by Michael Crichton, Ballentine Books, 1990
Jurassic Park is based on the premise of scientists successfully extracting dinosaur DNA from the thorax of preserved prehistoric mosquitoes, cloning it, and recreating and breeding a variety of dinosaurs to roam a for-profit theme park. People are awed by the accomplishment until something goes horribly wrong. The novel prompts one to explore the motives and responsibility for the experiment, as well as the consequences.
The story opens in a remote village of Costa Rica. Several individuals, in separate incidents, have sustained horrible injuries by what one of the victims calls a "raptor". As the plot unfolds, it becomes clear that the velociraptor is one of the most vicious, and therefore dangerous, of the dinosaurs inhabiting the tiny country, and the animals are part of a project that is the brainchild of John Alfred Hammond, a billionaire capitalist.
John Hammond had started with the idea of developing "consumer biologicals" which involved duplicating rare or genetically engineered animals for a profit. Between 1983 and 1985 he had raised $870 million from investors to fund his proposed corporation, International Genetic Technologies, Inc. All the while, he insisted on absolute secrecy about the project. What Hammond, through his researchers, had done was to develop what he called, "the most advanced amusement park in the world, combining the latest in electronic and biological technologies." To make his project more cost efficient, Hammond used as few personnel as possible in the park, investing instead in computer technology and automation wherever possible. In the park the dinosaurs, creatures recreated through genetic engineering, roamed in a setting meant to be opened to all the world to visit -- for a substantial price.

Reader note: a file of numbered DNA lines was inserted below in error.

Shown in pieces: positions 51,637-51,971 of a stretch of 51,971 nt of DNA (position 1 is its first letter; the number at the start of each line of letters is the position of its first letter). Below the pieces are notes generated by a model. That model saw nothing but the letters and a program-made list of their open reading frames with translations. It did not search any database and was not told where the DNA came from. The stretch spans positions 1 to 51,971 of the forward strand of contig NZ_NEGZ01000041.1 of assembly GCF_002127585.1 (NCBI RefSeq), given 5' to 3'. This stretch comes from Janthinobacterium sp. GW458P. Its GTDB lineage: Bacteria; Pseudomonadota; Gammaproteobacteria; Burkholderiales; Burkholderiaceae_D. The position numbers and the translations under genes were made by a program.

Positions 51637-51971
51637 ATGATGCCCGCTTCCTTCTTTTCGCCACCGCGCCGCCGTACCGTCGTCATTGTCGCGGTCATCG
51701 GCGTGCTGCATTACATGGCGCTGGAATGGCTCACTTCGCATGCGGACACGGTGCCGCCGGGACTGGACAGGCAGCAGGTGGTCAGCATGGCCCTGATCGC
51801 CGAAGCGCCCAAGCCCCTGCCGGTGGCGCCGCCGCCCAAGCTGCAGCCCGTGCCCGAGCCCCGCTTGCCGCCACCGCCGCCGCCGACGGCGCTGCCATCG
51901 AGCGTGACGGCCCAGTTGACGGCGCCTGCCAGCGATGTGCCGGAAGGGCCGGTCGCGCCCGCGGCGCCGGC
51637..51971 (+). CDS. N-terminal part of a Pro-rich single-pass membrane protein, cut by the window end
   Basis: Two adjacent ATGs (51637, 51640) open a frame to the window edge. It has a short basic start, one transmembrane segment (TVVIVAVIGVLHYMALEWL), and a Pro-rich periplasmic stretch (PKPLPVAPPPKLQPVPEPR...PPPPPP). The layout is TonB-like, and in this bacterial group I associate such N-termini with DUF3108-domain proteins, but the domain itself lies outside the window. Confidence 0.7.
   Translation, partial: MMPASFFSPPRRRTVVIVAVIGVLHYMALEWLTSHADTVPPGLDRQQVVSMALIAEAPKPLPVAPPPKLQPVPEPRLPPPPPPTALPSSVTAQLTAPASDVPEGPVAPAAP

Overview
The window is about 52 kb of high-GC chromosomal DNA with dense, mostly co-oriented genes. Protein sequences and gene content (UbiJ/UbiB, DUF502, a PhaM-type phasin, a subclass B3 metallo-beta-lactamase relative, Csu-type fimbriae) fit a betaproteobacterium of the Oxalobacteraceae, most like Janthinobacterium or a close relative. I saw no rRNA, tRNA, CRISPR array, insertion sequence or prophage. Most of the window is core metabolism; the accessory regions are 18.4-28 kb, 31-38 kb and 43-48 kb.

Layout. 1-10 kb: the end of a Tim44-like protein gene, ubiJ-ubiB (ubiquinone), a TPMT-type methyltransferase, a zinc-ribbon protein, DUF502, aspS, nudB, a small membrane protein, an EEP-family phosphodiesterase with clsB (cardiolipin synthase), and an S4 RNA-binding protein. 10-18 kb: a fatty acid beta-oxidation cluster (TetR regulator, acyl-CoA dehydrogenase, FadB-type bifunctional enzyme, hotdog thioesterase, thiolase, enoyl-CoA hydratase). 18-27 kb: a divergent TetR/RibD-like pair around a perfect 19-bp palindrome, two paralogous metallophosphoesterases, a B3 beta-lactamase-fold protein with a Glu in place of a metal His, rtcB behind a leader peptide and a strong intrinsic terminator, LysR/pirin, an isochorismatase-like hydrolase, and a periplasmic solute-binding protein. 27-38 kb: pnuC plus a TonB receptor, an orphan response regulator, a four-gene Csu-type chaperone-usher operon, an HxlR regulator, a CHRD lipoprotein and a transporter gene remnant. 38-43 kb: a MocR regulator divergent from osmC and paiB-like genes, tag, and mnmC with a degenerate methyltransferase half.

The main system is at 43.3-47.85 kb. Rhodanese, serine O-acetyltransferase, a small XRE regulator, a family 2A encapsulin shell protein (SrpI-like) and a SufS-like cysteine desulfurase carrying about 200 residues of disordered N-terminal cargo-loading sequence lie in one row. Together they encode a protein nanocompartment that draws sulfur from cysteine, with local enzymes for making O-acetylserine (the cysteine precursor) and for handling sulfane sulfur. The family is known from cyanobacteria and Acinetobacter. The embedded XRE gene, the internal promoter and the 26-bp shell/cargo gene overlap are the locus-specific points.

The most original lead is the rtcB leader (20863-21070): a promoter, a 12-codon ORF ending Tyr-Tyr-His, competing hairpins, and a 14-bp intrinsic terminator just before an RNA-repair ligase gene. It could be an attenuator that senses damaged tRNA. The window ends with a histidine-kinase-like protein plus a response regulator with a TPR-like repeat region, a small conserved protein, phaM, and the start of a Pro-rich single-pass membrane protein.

Hammond's amusement park never makes a public opening, as events get out of hand during a visit by private parties. The scientists' cloned and newly created life forms --the dinosaurs-- get out of control, inflicting gruesome and sometimes deadly injuries on the visitors. Scientists find they are unable to predict the behaviors, abilities, and adaptations of their creations. As the novel ends, many of the visitors to the park have died. What is so disturbing to the survivors and investigators is the evidence that some of the creatures have developed the ability to reproduce and to survive outside of the park setting.